Power of Attorney – NY Changes its Laws – Lessons For All

Power of Attorney – NY Changes its Laws – Lessons For All

By: Martin M. Shenkman, CPA, MBA, JD

New York Power of Attorney Changes

Summary. A power of attorney is one of the most important legal and financial documents you will ever sign. A power can be vital to protecting your financial interests when you are disabled. A power can be your primary dispositive document by authorizing an agent to make unlimited gifts, modify beneficiary designations and more. It can also be a source of elder financial abuse by someone (e.g., child, caretaker, etc.) using it as a weapon to steal your assets. New York, after 8 years of study has revised its laws governing powers. Chapter 644, 1/27/09. 8 years demonstrates the seriousness, importance and risks of what too many people view as a simple, "standard" document. The new rules are effective 9/1/09. For all you folks that continue to ignore the many articles (HIPAA, prudent investor act, etc.) imploring you to update your plan and documents, and to meet all your advisers annually, here's another major change to ignore at your peril. For a background article on powers see Practical Planner July 2006 available in the newsletter archive on www.shenkmanlaw.com.

Expect More Cost, Time and Complexity. The modifications to NY's power of attorney law are laudable. There is no question that too many people were misled by the ease or simplicity of signing perceived standard powers. The internet has exacerbated this problem exponentially. Unfortunately, protection comes at a price. Standard forms and lawyer prepared comprehensive forms will be longer, more complex, require more decisions, take more time to sign, create more potential for execution errors (e.g., not checking all the required boxes or failing to sign a critical rider).

Sign New Forms. New forms are being created. Anyone that has signed old NY power standard forms should consider signing new ones that comply with the new requirements. Old powers will remain valid but will be subject to some of the new rules, including those governing HIPAA, acceptance by third parties and the standard of care required of the agent. Even if old powers work, you should have the protections afforded by the new law. Further, using current documents will likely grease the wheels for having the documents accepted.

Your Agent Must Sign. The agent, to use the power must sign the document. It's not valid without your signature as principal and the agents. Signatures must be notarized. Ch. 644, §2, 5-1501B(1).

Evaluate Gift Powers. The authority of an agent to make gifts can be vital if you face an estate tax. With the federal estate tax exclusion now $3.5M, for the vast majority of Americans this is not an issue and the weighing of the risks of a broad gift provision, versus loss of estate tax planning benefits has changed. For most Americans, unless there is an heir in need of help, the risk of gift powers now might outweigh the possible benefits if estate tax is not an issue. However, in states, like NY, that assert an estate tax on all assets over $1M, the gift power may be the key to reducing or eliminating that tax. If a power doesn't expressly provide the authority to make gifts, the agent cannot do so. NY has made this much tougher and more complex. A "major gifts rider" must be attached to the statutory power of attorney, notarized and witnessed by two independent (i.e., cannot receive gifts) people. This can also be accomplished in a non-statutory power (i.e., lawyer created documents) meeting the same requirements. Ch. 644, §2, 5-1501B(2), § 19, 5-1514. Agents must act in accordance with the principal's instructions, or if none, in the principal's best interests. These changes raise a raft of issues that are complicated and problematic. For example, you might authorize your agent to made decisions pertaining to your IRA. You'll have to sign a Gift Rider to permit a change in beneficiaries. How can you differentiate between non-gift and gift-like powers and decisions?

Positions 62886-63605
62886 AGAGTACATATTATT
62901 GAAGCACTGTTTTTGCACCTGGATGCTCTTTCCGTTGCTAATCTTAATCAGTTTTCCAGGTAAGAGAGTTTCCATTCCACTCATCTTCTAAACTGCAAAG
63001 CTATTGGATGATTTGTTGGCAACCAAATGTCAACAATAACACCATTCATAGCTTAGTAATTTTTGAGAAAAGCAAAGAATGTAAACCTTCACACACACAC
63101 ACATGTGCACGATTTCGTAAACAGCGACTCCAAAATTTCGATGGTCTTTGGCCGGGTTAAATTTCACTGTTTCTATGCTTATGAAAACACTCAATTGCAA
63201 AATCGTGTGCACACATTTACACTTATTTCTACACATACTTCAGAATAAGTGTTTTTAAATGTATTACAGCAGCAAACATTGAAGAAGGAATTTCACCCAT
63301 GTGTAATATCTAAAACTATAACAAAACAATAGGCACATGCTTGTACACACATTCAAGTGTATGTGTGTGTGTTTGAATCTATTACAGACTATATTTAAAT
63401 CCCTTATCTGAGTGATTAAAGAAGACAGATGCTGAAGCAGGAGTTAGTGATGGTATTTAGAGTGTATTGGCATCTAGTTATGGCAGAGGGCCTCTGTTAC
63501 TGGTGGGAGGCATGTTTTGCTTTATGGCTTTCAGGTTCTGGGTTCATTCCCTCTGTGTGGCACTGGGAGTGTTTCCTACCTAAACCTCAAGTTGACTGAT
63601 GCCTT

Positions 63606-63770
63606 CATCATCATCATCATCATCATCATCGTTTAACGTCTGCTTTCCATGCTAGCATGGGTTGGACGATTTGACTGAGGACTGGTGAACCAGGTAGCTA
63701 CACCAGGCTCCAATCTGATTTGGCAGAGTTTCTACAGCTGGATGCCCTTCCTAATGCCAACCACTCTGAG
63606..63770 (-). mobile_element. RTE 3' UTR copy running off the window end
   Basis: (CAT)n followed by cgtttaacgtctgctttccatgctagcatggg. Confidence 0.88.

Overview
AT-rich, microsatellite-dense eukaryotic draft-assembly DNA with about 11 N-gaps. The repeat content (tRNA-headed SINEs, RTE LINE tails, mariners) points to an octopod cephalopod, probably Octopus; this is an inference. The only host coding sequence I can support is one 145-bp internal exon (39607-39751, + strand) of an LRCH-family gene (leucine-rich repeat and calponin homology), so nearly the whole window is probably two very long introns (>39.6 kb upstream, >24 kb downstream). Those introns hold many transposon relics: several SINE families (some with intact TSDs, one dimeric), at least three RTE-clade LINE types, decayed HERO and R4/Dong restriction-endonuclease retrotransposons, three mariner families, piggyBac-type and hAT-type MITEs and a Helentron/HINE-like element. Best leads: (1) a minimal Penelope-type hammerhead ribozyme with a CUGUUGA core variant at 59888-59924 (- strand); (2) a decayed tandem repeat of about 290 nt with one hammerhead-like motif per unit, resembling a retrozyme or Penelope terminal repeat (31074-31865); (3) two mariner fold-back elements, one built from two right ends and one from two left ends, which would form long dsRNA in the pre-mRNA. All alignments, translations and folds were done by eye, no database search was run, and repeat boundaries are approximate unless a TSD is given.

Authorize Medical Records. HIPAA - the Health Insurance Portability and Accountability Act (see Practical Planner July 2007) restricts access to your protected health information ("PHI"). Your financial agent needs access to some of that info to pay bills. The new law grants that. Good change, but will your records include more personal details than you want a financial agent to see? §5-1502K, Ch. 644, §12. Financial agents still are precluded from being empowered to make health care decisions under a financial power.

Agent Acknowledges Responsibilities. The new law clarifies that the agent is a fiduciary (position of trust). Ch. 644, §19, 5-1505. The agent is required to disclose to third parties that he is acting as your agent. The agent must sign the power for it to be valid, and in doing so acknowledges the responsibility and liability that he is accepting by signing on as agent.

Appoint A Monitor. You can appoint someone to monitor your agent's actions. Ch. 644, §19, 5-1509. The monitor can request a copy of the power of attorney and documents that record transactions of the agent.

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